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Pursuing the Truth About Emperor Hirohito

Both conspiracy theorists and those who believe Hirohito innocent of war crimes can find support for their positions.

by Bob Kerstetter

Perhaps conspiracy theories construct a framework of orderliness around the messiness of life. From the viewpoints of their creators, the structures of secret plots apparently divide the world into colluders and victims, plus a few outsiders who see and understand the truth.

Seeking Justice and Revenge

Some of the most intriguing conspiracy theories of the 1900s live on into the 21st Century. They attempt to dissect the life and legacy of the Shōwa Emperor—known in the West as Emperor Hirohito of Japan.

With minor variations, many of these premises claim the Emperor planned the details of Japanese military expansion during the 1920s, 30s and 40s. He terrorized other countries and oppressed the Japanese people, they claim. Other interpretations merely accuse the Emperor of negligence in not controlling his military.

Seeking Justice, Revenge or Both

While the advocates of these viewpoints debunk the deity of Hirohito, some attribute to him knowledge, skills and influence worthy of a god. A common complaint among the theorists centers on Emperor Hirohito escaping prosecution as a Class A war criminal deserving execution by hanging. Mostly, the theorists desire justice or revenge or both.

Examining Truth in a Movie


Both conspiracy theorists and those who believe Hirohito innocent of war crimes can find support for their positions in Emperor, a movie about the first days following the end of the Pacific War. So what is the truth? While we may never know for sure, consider these alternative views as places to start.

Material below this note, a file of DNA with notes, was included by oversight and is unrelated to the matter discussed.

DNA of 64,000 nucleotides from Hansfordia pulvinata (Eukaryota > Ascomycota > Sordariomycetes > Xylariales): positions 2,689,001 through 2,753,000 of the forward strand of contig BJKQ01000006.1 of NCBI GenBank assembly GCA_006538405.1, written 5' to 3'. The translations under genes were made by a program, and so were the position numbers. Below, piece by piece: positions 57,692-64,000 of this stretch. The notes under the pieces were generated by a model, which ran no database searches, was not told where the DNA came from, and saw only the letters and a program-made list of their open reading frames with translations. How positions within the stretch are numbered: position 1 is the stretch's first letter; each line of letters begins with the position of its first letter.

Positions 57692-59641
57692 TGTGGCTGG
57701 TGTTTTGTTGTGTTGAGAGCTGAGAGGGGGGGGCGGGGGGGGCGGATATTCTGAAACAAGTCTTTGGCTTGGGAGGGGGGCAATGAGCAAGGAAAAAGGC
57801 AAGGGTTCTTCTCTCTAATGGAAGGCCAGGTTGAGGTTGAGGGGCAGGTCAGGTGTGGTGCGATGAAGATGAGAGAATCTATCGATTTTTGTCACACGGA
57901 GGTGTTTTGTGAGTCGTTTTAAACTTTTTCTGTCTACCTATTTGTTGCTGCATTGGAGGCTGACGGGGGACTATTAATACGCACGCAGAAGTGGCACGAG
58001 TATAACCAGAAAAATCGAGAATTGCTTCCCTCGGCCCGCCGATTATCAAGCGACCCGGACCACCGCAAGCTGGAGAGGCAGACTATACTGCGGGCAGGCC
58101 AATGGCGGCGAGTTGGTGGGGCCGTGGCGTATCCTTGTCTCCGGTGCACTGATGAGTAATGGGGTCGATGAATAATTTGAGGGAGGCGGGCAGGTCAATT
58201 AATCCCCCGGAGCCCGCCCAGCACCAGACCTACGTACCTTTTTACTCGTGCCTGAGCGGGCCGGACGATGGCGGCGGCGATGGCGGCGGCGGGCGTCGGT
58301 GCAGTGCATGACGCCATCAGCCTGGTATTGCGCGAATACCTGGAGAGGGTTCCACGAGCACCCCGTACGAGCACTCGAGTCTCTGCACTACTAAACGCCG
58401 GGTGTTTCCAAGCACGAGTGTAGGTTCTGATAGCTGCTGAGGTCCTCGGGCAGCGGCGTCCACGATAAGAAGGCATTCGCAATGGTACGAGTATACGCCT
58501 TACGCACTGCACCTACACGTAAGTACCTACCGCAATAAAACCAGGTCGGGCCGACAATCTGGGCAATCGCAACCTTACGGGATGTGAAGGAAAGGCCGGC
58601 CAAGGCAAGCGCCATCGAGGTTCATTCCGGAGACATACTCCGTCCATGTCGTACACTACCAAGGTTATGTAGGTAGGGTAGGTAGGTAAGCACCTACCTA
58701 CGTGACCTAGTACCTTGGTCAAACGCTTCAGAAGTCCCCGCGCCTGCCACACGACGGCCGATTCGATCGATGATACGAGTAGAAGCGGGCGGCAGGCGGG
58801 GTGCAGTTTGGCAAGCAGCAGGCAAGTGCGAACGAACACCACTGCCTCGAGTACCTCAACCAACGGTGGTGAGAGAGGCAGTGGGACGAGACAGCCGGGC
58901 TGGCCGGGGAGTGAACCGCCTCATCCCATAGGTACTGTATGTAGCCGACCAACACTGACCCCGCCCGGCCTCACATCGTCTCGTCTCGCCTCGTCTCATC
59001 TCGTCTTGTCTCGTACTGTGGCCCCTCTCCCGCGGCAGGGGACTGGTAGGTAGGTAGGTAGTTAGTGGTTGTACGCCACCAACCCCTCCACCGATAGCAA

Summarizing Two Different Shōwa Emperor Books

Hirohito and the Making of Modern Japan, by Herbert P. Bix reads like a conspiracy theory written about a man with god-like abilities. Bix debunks the deity of the Hirohito, but also attributes to him skill and influence only a god could possess. While Bix received the 2001 Pulitzer Prize for General Nonfiction, the book comes across as a popular polemic with an overwhelming amount of opinionated Bix showing through.

In a more scholarly work—Emperor Hirohito and Shōwa Japan, A Political Biography—Stephen S. Large presents a dispassionate view of the man, his personality and his influence. According to Large, Hirohito was not a dictator, nor did he desire the role. He was a figurehead monarch. Yes, the constitution of Japan gave him absolute powers, but it also distributed those powers to the cabinet. The emperor cult only goes back to Hirohito’s grandfather, Meiji Emperor. From that time until August 1945, the military ruled Japan by exploiting the mythology of emperor divinity.

Determining Guilt or Innocence

The guilt or innocence of the Shōwa Emperor perhaps becomes clear by the behavior of the man once he could envision freedom from the binders of military government. Driven beyond his natural timidity by the terrible destruction Japan suffered during the fire bombings and atomic attacks of the Pacific War the Emperor gained courage to force the military to surrender. From that time forward he lead Japan to become a model of economic prosperity and neighborly peace.

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